Archive for the ‘Politics’ Category

TOMS Shoes

I’ve been wearing TOMS for about a year and have had some issues with them.  They fall apart pretty easily–the soles wear out–though I’ll admit that I wear them a lot.    Sometimes on 30 minute walks to campus.  I wore the first pair I’d bought (I’m on the second) around New Mexico mountain trails.  My dog chewed the sides out of my first pair, which had already lost the rim of glue over the heels, but I bought another pair in corduroy and hoped it would be more sturdy.

The shoes, though cheap, are cute and simple and great for Florida weather, great for slipping on during the six or seven trips a day  I took down a flight of stairs to take the afore mentioned shoe-devouring dog out.  And I always thought the One for One model was impressive.

My friend just posted this critique of TOMS that has me thinking  (again!) about generosity.  Also about big businesses, Chinese manufacturing of American products, and the third world in need. Another friend (who is taking the crazy road trip and introduced me to Rachel Held Evans’s blog.  I wrote a post about this a while ago) told me she goes to church with the creator of TOMS and I thought–sure, makes sense that this dude would be a Christian.  Who else starts businesses like these?  Probably a lot of people, but it does seem like a Christiany idea.

After reading the critique, I’m thinking about the One for One model, and whether this critic is right to use the word “imperialism.”  She says the trips to the third world countries are imperialist because plane tickets to leave cost more than what the Americans are leaving behind.   Can that really be helped?  I mean, isn’t that more about the airline’s greediness?  Also, she says TOMS:

supports the belief that these people cannot make it on their own, so rather than helping them to develop a healthy economy, we should give them handouts – an imperialist concept if there ever was one.

Does handing out shoes or handing out anything to people need  always send a message that they can’t make it on their own?  I agree that it’s problematic that TOMS is putting local shoe sellers out of business, but these kids didn’t have shoes to begin with, right?  Isn’t this why we have TOMS in the first place?

I don’t expect any company that makes a ton of money, like TOMS makes a ton of money, to be that ethical.  I’m cynical about corporations and big businesses (thank you, The Corporation documentary).  I doubt TOMS creators really care that their shoes fall apart really easily, that they are selling a five dollar shoe for 50 dollars and making a helluva profit.   Every large company, as far as I know of, is making an enormous profit, but they aren’t using any of it to give “hand outs.”

Also, this Manufactured in China thing is more complicated than we give it credit for.  It’s generally terrible, but just because a person makes less than they need to live on in America doesn’t mean they make less they need to live on in Vietnam, Thailand, or China.  There are 104+ arguments about why corporations suck, but the pay rate is not always the worst one.  The critic throws this information out there, while a few paragraphs away she critiques TOMS for doing nothing about local economies.  I wonder what she would think if TOMS built a factory in one of these communities and hired people to boost the local economy.  Would that be imperialist?  Would that be bad for the environment, the people, especially the local shoemakers?  (I honestly don’t know.)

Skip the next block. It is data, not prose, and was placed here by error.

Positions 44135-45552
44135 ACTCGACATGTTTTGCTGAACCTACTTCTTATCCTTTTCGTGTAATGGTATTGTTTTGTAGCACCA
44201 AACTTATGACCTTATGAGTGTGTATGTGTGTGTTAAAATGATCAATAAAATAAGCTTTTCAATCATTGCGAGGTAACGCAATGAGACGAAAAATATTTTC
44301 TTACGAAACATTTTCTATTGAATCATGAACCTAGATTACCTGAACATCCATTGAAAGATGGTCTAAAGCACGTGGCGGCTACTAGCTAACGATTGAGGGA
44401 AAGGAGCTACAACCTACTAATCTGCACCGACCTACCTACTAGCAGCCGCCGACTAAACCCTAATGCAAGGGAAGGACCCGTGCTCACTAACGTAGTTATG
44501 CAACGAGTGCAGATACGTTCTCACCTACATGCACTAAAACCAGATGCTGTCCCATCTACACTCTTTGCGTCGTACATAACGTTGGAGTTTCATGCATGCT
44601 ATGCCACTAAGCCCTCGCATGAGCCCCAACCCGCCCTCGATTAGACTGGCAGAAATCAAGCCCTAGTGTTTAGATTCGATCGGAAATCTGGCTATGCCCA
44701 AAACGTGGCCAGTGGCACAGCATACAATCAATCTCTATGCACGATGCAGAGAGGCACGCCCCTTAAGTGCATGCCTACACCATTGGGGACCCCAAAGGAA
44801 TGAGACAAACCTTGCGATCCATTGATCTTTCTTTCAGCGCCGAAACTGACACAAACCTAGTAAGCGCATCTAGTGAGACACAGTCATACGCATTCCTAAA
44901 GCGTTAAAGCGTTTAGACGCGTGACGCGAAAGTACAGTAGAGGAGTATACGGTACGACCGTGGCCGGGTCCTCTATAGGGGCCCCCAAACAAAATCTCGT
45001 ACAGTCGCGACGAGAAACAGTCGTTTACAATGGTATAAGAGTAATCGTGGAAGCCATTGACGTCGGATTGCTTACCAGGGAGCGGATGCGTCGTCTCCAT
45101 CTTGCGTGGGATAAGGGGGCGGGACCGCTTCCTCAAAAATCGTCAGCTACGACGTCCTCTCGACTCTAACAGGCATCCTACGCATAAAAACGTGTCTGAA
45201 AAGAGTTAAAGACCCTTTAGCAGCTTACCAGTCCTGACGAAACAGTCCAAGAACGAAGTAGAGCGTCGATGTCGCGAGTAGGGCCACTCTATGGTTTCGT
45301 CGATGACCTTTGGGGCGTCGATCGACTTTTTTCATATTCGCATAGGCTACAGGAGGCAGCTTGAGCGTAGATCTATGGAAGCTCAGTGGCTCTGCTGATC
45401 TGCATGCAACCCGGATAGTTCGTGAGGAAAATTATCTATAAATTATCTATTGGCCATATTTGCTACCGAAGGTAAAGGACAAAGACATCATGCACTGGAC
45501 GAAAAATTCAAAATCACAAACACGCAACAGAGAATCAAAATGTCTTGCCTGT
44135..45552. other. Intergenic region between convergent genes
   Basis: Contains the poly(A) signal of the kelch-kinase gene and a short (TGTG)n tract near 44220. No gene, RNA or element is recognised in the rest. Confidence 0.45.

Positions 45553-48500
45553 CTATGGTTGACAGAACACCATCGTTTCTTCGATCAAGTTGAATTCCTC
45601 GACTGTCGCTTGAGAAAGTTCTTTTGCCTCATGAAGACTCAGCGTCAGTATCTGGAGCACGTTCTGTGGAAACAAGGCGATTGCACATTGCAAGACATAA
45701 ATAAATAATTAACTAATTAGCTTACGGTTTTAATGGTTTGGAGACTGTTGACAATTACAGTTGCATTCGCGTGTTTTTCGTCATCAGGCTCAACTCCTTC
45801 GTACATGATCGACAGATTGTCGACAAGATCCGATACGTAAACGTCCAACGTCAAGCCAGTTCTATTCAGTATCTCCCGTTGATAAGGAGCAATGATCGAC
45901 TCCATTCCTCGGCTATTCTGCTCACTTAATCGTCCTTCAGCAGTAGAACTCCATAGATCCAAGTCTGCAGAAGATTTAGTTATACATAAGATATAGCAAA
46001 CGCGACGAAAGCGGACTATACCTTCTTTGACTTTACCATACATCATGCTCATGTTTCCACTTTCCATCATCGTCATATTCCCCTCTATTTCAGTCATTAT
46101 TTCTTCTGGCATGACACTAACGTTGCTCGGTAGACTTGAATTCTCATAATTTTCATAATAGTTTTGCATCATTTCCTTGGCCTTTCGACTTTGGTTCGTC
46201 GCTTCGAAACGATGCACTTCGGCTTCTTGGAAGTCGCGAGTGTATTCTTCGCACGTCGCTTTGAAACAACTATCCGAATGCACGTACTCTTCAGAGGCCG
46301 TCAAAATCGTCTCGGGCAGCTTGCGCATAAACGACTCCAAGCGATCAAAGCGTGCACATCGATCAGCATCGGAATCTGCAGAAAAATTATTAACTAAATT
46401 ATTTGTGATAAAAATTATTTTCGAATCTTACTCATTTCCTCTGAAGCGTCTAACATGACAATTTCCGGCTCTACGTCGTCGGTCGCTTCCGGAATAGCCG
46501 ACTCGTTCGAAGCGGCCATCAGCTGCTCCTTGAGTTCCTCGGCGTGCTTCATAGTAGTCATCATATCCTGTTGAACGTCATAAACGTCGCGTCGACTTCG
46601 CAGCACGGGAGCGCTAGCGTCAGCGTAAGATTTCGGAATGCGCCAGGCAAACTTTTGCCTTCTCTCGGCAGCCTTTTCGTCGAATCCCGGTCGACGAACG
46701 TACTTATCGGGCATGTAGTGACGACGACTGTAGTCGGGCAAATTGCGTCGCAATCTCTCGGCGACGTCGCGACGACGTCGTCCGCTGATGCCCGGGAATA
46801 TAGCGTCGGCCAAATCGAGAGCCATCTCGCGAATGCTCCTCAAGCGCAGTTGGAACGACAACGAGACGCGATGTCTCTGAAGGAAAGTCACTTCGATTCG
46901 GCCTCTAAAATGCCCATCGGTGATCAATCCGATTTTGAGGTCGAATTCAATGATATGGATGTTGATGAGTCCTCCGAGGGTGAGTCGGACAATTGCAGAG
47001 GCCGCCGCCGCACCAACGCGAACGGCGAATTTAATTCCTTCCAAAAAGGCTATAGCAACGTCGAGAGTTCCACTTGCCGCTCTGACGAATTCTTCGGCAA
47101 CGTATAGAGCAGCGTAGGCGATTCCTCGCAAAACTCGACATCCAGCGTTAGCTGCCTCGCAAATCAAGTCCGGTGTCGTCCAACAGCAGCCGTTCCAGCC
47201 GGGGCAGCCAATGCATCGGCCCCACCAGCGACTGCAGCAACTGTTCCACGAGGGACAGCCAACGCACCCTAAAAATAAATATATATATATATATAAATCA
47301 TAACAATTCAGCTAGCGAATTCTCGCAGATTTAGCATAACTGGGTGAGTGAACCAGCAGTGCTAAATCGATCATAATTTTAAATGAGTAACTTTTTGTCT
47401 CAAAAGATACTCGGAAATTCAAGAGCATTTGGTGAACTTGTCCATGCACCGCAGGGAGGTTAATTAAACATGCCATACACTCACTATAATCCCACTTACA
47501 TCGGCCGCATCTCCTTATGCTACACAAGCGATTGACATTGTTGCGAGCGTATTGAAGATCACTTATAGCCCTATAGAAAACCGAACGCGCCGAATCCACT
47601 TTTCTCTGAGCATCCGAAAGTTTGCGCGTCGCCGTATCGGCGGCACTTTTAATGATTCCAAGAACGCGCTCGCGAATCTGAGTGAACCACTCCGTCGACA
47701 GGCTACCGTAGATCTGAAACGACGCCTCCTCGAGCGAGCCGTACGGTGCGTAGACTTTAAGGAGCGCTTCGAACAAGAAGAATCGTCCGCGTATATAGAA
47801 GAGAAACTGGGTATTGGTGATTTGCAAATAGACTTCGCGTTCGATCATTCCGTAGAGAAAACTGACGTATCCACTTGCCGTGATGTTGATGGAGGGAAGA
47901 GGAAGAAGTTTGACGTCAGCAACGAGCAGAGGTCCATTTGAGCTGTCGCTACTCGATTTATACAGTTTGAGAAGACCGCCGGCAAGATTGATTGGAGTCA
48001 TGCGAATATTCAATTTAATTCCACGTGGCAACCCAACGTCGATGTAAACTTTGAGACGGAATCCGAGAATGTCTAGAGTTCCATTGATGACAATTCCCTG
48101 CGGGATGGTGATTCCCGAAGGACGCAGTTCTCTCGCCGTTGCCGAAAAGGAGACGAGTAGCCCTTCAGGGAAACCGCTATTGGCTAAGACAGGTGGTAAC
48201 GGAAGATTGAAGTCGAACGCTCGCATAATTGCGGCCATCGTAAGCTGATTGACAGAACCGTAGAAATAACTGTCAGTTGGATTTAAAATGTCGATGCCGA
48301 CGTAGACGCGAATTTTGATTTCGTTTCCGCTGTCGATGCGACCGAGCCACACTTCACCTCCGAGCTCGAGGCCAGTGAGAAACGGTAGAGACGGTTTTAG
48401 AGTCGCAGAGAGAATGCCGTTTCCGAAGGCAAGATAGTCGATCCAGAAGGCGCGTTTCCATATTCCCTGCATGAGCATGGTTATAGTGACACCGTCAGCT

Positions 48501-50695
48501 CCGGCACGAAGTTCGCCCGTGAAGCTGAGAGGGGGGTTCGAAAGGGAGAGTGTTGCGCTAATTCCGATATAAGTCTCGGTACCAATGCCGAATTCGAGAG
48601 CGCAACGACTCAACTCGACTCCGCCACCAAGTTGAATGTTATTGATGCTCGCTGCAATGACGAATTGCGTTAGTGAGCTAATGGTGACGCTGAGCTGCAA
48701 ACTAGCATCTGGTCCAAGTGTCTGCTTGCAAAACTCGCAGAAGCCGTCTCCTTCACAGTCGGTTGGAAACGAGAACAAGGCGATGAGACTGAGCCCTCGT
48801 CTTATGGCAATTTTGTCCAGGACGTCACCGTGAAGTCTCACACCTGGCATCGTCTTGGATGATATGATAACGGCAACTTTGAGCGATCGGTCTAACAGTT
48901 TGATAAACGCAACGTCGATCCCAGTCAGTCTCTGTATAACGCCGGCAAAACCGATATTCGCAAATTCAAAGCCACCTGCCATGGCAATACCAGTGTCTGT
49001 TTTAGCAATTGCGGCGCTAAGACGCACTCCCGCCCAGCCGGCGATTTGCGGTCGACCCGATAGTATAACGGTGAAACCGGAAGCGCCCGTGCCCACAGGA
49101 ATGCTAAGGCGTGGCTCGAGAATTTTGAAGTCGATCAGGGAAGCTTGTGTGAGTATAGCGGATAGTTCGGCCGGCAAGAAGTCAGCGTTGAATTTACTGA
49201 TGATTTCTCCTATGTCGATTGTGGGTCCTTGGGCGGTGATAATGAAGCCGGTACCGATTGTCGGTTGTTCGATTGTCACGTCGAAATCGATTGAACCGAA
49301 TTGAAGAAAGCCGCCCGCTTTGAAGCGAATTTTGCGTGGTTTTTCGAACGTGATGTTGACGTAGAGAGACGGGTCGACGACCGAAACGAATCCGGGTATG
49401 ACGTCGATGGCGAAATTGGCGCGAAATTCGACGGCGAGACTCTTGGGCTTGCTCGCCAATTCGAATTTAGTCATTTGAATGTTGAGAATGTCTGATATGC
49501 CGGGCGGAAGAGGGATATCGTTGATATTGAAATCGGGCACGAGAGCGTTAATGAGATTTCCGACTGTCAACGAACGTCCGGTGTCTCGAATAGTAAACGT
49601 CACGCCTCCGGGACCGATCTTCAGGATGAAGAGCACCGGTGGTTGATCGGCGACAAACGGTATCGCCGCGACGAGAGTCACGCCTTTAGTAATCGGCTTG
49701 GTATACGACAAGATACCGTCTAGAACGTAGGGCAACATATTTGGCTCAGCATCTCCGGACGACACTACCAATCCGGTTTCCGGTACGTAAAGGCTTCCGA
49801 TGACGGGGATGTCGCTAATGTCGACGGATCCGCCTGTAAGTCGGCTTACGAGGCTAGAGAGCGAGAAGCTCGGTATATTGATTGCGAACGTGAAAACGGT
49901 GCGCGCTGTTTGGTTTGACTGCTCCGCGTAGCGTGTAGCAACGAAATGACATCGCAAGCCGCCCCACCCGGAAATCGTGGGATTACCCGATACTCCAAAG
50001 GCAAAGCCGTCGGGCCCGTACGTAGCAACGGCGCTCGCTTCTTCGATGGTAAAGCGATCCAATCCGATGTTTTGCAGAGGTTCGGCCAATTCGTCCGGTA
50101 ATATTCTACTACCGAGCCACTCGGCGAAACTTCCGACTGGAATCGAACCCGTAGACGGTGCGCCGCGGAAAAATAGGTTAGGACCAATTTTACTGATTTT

So, I’m still conflicted.  I’m certain TOMS isn’t a perfect company, but it seems better than most, right?


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Remember when people on Craigslist got busted for using the website to sell sex?

My writing teacher/mentor sent me this OP-ED by Nicholas Kristof from the NY Times (because it relates to the novel I’m writing for my thesis/breakout into the novel-writing-world).   In summary, Kristof gives a morbid and disturbing account of a teenage girl who has been sold several times on Backpage.com, a classified ads website monitored by Village Voice Media (the same people who put out the paper).  He says that the website,

accounts for about 70 percent of prostitution advertising among five Web sites that carry such ads in the United States, earning more than $22 million annually from prostitution ads…

Here’s an online petition that he gives from Change.com to help put an end to this.   The petition writers say this about the cause:

Sex trafficking of girls and boys on Backpage.com, owned by Village Voice Media, is becoming a disturbing trend.

A Georgia man was arrested for pimping two 17-year-old girls around the Nashville area. Detectives responded to a suspicious ad on Backpage.com and drove to a motel. There, they found the teens and their 37-year-old pimp, as well as a laptop computer, likely used for the online advertising. Just four days prior to that, four people in Denver were arrested for forcing a teen girl into prostitution. They also advertised her sexual services, including semi-nude pictures, on Backpage. And last year, a South Dakota couple was arrested for selling underage girls for sex on …. wait for it … Backpage.com yet again.

Village Voice Media has a moral responsibility to ensure that young girls and boys aren’t being abused in the commercial sex industry with help from their website.

Now, a rising movement of people of many faiths and backgrounds, motivated by their shared moral convictions, are taking action to end this practice.

Please join us in demanding that Village Voice Media – Backpage.com’s parent company – stop selling ads that others use to sell minors on Backpage.com by shutting down the Adult section of the website.